Getting your storage right can bring untold joy.
That process of reorganising and rearranging brings up a very big part of the craft retail sector – storage. What might seem like boring small Tupperware to some is like the key to nirvana for others. And sometimes, reorganising your stash is an inspiring diversion.
One of the main reasons I design my own beadwork is because I’m atrocious at following patterns. The latent rebel in me finds it very hard being told what to do and perhaps the lack of concentration, beading whilst checking Facebook and catching up on the latest Ru Paul, might also add to this lack of ability.
So I make up my own thing that organically evolves as it comes into being. This is sometimes hugely rewarding. There’s nothing more exhilarating than being able to turn a picture in your head into something physical that you can hold in your hand. All with some tiny beads and some thread.
However, it can also be the most frustrating thing on the planet. When the picture in my head isn’t right, or when that picture just won’t translate. Argh! Creative angst. I reckon it’s the reason a lot people shy away from making art. “I’m not arty” could also stand for “I can’t deal with the crushing feelings of inadequacy and disappointment when the ideas aren’t flowing into creations”.
So what do I do when the angst hits? I, like many other crafters, rearrange my stash. Whether its yarn or fabric or beads, the methodical process of reorganising the beautiful colourful things is a calming, almost meditative process.
One of the reasons I have continued running Mrs Magooty as a pop up bead shop (long after it was clear it would only just about breakeven) is because scooping tiny sparkly glass marvels into little tubes has always been a mindful therapeutic practice. It links closely to the whole concept of playing shops I talk about in the previous blog post “That’s an interesting name”. It also interests me as an entrepreneurial exercise, but it is valid as an act on its own too.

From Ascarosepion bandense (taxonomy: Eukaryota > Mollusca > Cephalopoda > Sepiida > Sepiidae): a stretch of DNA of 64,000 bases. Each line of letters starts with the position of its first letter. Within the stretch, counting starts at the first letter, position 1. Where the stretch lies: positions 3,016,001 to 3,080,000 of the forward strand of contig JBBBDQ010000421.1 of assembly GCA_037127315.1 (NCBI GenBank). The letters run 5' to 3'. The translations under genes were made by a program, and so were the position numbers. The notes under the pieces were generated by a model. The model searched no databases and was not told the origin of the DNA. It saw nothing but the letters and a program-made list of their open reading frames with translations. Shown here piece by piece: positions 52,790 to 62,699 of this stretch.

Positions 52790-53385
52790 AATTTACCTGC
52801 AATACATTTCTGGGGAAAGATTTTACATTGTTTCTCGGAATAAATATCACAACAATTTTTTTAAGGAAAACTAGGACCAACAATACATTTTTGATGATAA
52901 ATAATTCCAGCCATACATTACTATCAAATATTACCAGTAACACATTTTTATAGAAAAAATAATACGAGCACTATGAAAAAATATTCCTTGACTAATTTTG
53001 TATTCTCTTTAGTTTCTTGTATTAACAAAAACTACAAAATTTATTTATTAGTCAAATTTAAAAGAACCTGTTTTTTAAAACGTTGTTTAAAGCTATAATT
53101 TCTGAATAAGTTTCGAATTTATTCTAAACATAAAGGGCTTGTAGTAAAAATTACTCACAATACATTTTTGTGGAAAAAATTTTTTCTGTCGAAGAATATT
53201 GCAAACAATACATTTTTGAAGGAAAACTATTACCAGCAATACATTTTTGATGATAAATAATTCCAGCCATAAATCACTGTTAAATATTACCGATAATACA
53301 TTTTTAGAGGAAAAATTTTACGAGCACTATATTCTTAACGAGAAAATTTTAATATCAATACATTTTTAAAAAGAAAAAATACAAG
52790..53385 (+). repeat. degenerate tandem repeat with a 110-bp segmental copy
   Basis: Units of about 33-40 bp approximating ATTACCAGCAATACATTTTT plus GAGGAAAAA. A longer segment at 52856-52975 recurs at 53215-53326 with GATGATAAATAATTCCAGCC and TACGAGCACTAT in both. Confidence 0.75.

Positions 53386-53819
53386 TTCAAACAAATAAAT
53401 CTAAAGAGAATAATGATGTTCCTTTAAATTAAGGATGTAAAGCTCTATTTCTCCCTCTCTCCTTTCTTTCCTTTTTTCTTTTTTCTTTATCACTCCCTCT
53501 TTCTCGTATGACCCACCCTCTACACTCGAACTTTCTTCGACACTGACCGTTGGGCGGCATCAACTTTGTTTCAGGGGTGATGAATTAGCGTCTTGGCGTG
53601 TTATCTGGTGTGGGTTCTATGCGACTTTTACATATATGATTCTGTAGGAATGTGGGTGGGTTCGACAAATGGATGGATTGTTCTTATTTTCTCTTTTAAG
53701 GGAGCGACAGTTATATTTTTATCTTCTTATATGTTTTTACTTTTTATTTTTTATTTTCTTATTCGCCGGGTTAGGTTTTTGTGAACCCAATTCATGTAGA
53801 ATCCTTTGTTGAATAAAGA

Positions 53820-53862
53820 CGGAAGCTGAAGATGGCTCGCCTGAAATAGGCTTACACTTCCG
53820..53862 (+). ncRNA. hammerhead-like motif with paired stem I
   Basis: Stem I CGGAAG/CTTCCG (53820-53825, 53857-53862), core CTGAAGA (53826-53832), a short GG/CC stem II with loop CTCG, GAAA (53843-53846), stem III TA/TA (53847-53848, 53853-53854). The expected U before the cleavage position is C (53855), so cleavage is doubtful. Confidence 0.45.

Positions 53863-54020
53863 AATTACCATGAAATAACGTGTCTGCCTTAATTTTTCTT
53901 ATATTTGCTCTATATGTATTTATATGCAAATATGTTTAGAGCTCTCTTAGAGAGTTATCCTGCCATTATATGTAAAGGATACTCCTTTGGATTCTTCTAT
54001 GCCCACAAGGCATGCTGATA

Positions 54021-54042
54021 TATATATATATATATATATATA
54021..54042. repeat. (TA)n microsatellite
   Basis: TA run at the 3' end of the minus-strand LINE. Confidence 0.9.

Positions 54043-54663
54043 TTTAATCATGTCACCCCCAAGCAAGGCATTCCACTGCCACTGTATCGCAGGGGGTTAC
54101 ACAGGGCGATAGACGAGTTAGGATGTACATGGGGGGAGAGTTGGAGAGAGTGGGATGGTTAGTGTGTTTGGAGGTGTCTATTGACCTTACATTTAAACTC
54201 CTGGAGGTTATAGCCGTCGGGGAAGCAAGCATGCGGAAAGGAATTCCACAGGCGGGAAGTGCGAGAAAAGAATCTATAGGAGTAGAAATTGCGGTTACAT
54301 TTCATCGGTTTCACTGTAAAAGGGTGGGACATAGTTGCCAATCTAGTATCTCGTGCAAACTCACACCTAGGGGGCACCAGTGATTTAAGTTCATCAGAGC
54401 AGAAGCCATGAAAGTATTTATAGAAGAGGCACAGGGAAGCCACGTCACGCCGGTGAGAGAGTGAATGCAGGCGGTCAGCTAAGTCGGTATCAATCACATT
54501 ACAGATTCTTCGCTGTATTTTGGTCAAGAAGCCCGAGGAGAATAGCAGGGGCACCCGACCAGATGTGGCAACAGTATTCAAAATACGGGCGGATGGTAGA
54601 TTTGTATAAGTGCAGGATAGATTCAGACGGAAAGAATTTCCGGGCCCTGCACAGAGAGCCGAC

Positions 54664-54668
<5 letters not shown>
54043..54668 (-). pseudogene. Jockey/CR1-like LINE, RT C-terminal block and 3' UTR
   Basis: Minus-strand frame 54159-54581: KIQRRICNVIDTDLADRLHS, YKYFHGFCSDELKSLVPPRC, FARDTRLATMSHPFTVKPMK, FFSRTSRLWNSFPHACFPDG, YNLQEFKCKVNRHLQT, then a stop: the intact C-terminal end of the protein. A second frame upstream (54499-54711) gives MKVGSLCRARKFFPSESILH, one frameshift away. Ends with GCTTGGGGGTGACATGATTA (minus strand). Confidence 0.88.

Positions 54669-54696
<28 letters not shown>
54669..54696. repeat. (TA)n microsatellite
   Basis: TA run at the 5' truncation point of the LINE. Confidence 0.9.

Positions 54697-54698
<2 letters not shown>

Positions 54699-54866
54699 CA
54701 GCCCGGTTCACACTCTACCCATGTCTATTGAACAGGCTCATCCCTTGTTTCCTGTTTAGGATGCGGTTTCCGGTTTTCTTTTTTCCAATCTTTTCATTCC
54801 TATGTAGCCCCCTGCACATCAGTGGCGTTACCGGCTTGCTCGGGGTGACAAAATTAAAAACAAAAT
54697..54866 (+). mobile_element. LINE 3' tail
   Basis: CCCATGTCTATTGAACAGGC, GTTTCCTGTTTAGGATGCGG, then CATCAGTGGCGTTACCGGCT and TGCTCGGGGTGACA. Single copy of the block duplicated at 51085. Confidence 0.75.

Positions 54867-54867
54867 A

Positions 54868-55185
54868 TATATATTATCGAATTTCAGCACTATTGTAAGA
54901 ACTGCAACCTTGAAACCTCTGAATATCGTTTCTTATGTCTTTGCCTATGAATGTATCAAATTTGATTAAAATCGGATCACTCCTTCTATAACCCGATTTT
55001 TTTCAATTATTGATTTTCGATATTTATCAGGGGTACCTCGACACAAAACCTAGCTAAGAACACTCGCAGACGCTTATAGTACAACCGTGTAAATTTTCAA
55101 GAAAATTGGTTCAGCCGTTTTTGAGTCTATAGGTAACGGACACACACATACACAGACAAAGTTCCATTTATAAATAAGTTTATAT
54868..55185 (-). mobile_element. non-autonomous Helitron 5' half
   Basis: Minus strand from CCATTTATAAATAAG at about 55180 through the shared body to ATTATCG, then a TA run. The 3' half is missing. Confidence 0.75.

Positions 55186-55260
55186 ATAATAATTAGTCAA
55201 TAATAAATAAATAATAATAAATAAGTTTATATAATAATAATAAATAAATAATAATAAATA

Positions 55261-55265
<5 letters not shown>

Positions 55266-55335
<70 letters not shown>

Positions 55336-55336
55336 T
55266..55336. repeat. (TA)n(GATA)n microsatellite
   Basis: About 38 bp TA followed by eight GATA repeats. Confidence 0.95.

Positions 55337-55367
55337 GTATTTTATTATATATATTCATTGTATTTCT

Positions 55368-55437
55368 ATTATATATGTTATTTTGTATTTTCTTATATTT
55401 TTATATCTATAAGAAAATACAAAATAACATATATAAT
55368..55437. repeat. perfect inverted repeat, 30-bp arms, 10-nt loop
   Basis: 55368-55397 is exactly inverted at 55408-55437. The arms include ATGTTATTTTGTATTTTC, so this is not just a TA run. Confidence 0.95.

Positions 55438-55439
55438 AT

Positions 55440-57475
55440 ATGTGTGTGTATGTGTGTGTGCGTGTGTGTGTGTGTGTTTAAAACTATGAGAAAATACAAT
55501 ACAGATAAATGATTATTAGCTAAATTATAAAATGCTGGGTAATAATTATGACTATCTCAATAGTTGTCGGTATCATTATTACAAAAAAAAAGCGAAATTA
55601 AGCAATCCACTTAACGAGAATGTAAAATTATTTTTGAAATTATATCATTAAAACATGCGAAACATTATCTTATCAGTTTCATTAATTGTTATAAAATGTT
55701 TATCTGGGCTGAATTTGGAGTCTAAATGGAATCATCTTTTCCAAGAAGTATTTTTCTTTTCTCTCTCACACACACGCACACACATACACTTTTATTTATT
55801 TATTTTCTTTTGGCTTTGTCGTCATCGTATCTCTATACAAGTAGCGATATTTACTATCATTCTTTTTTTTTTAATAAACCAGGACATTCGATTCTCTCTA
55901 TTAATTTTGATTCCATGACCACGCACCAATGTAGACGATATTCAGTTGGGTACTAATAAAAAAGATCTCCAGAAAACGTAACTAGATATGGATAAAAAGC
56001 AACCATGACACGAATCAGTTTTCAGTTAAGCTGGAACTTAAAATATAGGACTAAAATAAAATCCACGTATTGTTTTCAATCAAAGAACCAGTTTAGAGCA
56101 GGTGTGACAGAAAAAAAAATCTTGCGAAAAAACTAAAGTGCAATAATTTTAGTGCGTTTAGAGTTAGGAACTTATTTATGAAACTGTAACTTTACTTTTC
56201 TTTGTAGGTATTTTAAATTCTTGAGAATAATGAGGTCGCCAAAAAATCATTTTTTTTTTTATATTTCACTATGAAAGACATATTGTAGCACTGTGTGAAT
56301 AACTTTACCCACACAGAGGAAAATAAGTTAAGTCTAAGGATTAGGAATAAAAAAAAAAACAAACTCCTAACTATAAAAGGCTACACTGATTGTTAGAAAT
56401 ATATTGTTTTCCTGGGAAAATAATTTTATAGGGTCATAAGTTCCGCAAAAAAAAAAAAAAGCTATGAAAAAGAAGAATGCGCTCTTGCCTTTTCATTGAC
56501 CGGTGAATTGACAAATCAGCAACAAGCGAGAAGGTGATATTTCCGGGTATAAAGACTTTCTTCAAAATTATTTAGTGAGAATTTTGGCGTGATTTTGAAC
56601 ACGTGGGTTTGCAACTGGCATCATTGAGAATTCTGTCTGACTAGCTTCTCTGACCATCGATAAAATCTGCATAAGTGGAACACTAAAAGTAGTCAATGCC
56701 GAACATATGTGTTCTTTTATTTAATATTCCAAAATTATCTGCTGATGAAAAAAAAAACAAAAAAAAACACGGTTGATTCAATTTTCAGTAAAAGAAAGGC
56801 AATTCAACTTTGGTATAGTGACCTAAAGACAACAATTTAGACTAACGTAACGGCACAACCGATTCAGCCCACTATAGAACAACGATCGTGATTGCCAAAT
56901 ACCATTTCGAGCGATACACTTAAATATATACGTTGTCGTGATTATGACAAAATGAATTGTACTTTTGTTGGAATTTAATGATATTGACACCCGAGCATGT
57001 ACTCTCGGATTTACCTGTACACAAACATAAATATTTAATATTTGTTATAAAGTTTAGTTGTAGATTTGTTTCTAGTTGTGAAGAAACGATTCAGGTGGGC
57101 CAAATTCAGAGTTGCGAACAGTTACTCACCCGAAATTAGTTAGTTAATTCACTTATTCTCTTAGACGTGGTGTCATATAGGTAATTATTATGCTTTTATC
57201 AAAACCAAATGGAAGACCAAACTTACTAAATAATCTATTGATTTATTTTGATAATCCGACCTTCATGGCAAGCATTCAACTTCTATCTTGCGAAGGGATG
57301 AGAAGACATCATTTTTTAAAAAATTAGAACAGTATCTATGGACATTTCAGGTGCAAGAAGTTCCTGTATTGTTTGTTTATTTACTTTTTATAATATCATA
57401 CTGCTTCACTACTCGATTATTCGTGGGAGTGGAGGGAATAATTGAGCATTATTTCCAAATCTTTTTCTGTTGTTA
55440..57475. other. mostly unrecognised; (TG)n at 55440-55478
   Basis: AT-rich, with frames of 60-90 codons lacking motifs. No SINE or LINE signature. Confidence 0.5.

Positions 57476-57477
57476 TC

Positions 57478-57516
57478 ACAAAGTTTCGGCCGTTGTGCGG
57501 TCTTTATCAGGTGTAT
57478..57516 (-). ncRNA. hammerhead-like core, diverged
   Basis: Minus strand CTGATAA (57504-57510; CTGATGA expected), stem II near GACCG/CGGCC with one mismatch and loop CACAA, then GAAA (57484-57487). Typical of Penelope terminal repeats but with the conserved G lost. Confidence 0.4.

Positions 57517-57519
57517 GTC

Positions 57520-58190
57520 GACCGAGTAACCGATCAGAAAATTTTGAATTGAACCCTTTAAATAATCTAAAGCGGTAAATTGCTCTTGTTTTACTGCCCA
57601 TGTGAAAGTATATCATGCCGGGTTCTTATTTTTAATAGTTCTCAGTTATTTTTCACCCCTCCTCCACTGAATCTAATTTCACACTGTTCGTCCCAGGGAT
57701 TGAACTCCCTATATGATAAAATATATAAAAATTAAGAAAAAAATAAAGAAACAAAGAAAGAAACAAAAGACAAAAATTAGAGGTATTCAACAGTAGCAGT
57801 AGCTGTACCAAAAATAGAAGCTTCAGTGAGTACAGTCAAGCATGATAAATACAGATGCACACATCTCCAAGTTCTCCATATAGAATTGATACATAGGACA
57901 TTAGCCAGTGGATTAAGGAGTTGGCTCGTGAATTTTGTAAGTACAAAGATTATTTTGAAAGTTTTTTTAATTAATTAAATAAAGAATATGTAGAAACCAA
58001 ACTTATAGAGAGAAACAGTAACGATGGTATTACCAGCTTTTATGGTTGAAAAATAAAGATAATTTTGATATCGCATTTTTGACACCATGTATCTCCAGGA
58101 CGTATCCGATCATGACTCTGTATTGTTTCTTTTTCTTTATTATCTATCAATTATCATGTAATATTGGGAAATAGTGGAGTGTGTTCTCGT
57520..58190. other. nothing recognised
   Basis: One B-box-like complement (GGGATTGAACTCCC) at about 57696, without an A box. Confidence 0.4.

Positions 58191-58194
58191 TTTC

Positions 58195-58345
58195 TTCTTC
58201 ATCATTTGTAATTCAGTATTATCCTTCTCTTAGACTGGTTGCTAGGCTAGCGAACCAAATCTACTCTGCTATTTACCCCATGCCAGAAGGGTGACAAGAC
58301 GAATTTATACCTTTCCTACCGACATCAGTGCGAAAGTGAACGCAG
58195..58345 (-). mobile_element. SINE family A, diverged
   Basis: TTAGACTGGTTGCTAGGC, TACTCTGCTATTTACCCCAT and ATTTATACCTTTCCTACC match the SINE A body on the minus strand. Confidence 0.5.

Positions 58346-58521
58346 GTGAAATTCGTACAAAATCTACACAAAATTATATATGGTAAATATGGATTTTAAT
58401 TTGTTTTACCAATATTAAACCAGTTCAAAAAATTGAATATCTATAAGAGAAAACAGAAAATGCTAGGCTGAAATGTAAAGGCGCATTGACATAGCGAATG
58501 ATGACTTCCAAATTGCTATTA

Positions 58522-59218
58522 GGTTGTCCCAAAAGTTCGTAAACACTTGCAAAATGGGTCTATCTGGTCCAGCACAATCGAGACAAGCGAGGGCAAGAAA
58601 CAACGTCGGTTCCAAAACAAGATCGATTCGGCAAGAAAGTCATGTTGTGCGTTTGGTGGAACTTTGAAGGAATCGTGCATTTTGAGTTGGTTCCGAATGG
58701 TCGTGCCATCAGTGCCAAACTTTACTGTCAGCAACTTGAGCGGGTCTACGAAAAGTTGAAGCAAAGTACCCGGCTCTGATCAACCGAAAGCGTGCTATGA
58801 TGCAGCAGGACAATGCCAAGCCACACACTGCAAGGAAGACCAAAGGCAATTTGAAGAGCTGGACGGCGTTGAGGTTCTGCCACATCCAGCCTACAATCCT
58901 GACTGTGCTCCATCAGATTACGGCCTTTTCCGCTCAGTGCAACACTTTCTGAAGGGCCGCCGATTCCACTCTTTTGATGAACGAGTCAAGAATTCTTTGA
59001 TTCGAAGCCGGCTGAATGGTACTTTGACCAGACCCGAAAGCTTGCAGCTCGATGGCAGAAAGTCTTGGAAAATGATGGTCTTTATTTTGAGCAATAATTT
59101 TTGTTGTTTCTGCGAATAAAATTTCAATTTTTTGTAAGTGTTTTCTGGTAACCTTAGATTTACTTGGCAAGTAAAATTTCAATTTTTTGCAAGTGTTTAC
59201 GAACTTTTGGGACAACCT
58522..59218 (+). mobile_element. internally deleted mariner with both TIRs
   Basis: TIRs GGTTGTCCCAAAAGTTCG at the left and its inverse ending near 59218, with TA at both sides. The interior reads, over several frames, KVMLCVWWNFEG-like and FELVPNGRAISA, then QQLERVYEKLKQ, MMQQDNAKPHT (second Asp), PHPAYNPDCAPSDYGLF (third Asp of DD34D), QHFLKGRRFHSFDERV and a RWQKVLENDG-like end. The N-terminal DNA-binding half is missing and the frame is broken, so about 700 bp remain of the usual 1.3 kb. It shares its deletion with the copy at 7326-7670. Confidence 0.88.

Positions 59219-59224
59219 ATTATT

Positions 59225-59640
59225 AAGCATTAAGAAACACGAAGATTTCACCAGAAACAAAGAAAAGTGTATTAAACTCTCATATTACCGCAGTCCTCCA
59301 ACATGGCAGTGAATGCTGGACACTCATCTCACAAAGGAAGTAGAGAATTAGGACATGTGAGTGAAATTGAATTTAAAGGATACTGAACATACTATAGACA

Aileen (above) is a Beadwildered stalwart who has come every year to the annual beadwork retreat at Gartmore House. At a point where the ideas weren’t flowing or the pattern wasn’t working, Aileen invested in some of our Dot Boxes and spent a couple of hours reorganising her crystals and other beads. Time well spent in my book and it was rewarding to be able to supply the storage for that endeavour.
In fact, it’s a pleasure selling the Dot Boxes to all customers, supporting crafters to find those moments of peace and possible inspiration, and also providing a quality product that isn’t going to fling open and scatter your treasure everywhere. Sometimes it’s about being able to have all your stash of a certain type in one place which you can easily see so inspiration can flow. Clear storage, like the Dot range help achieve just that.
I’m also a fan of using pots and tins that I’ve had for years. Whilst it means that whatever is inside is hidden from view until you open it, it’s the memories and stories wound up in each receptical that enriches my relationship to making.
When I was ten I bought a tin exactly like this one:
I borrowed this image from the Etsy shop The Odd Old Tried n True because although this lovely tin is still in my possession it was purposefully hiding when I came to share this blog with you.
However, it gives me the opportunity to promote this lovely online shop which I stumbled across and sells many lovely tins which make my heart sing!